Fannie Hurst

Fun fact: one of the 2 highest paid authors (male or female) in 1925 grew up in Missouri: Fannie Hurst. No, not from the publishing family, rather, a child born to Jewish immigrants, who grew up as a sheltered only child and graduated from Washington University in 1909. Fannie had a thirst for social knowledge. She shunned her family’s support and took a job at a department store in St. Louis to observe “regular people.”

She continued her quest in New York City, originally planning to attend Columbia University, but never finishing. Instead she attended the college of life – supporting herself by being a nursemaid, waitress and working in stores all the while studying people. She even frequented tenement homes to see raw humanity.

Her goal? To write. In her twenties, she became a highly successful author, writing novel after novel – several of which were made into ragingly popular movies (Lummox, The Imitation of Life, Backstreet…). Fannie did have her haters, most of whom criticized her for being trashy and overly sentimental. Trashy her novels may be, but because of the deep characterizations, I can’t put them down. Nor can I put down her autobiography, The Anatomy of Me, which is full of her observations from mid-20th century living.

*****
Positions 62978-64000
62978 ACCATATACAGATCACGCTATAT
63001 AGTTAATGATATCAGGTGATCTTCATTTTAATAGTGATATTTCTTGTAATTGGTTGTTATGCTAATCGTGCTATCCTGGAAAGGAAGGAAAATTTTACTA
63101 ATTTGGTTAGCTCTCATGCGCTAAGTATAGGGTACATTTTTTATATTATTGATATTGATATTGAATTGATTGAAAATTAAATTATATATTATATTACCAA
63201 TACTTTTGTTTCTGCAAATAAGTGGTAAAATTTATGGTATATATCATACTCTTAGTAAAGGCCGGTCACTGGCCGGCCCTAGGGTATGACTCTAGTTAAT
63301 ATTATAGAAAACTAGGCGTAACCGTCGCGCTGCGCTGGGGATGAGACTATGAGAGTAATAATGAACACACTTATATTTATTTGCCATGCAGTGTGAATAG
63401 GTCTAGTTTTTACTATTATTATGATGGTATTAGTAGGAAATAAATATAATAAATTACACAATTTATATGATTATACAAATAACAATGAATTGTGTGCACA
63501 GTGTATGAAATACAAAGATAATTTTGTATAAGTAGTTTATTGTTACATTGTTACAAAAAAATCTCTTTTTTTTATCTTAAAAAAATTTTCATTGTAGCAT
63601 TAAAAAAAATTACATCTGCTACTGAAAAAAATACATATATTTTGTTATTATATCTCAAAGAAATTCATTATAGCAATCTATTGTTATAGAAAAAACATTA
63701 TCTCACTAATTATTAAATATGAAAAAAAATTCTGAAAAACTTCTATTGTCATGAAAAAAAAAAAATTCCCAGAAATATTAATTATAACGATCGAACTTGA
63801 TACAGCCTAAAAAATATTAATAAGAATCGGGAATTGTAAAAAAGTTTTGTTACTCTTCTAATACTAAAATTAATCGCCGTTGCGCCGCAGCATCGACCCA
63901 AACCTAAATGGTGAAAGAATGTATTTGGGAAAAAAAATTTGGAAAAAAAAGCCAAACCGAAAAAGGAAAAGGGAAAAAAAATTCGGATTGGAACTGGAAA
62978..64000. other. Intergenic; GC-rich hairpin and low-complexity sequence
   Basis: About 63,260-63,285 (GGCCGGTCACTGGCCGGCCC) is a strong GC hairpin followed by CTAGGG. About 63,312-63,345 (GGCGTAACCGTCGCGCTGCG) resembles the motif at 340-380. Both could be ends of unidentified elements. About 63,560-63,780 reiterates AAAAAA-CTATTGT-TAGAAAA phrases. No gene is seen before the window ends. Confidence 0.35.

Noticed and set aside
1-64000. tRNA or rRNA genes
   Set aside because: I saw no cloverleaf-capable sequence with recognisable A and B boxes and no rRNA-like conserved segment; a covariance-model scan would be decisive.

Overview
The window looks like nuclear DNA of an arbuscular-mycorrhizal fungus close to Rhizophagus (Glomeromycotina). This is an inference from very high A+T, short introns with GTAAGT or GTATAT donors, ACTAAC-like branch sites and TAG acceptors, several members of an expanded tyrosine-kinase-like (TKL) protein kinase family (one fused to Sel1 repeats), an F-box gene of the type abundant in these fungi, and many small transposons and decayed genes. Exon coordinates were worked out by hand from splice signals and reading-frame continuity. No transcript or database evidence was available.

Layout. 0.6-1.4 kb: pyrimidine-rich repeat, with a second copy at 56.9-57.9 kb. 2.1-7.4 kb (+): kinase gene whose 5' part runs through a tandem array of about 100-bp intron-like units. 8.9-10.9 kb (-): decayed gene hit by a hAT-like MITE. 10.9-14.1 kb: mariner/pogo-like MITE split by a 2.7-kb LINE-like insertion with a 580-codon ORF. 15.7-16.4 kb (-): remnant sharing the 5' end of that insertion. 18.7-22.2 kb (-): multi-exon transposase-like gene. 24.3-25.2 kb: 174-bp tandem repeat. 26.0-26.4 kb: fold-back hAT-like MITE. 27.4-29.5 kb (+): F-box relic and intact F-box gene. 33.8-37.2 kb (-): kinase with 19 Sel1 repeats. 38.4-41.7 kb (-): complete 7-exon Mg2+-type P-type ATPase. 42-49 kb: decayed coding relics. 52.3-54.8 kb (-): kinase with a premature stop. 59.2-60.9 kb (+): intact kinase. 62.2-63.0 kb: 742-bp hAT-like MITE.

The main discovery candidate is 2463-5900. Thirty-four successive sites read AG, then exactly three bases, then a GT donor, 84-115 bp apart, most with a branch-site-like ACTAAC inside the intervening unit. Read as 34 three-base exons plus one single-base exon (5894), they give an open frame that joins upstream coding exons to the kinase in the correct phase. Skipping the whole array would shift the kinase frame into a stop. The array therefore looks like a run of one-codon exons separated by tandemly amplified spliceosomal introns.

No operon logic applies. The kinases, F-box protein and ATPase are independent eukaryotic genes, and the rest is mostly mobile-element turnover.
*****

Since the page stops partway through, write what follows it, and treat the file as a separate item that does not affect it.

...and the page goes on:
Fannie married Jaques Danielson, a Russian pianist in 1915, and in a highly controversial move kept her maiden name, lived separate from Danielson, and kept their marriage a total secret. They also had an agreement to renew their marriage every 5 years only IF they both agreed to stay married. How he picked up his own socks, and made his own meals is still unknown.

A friend of Eleanor Roosevelt, she tried to foster social knowledge and acceptance.

You can visit Fannie’s grave in The New Mt. Sinai Cemetery on Gravois Road in St. Louis. She died of cancer in 1968, was cremated and buried with her parents and grandparents in lot I-161.

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3 thoughts on “Fannie Hurst

  1. I loved BACKSTREET with Charles Boyer. It’s a shame that they haven’t shown it for such a long time. Her stories have made me cry, that’s how real they seem to me. I wish all of her novels were in the library so that I could read them now.

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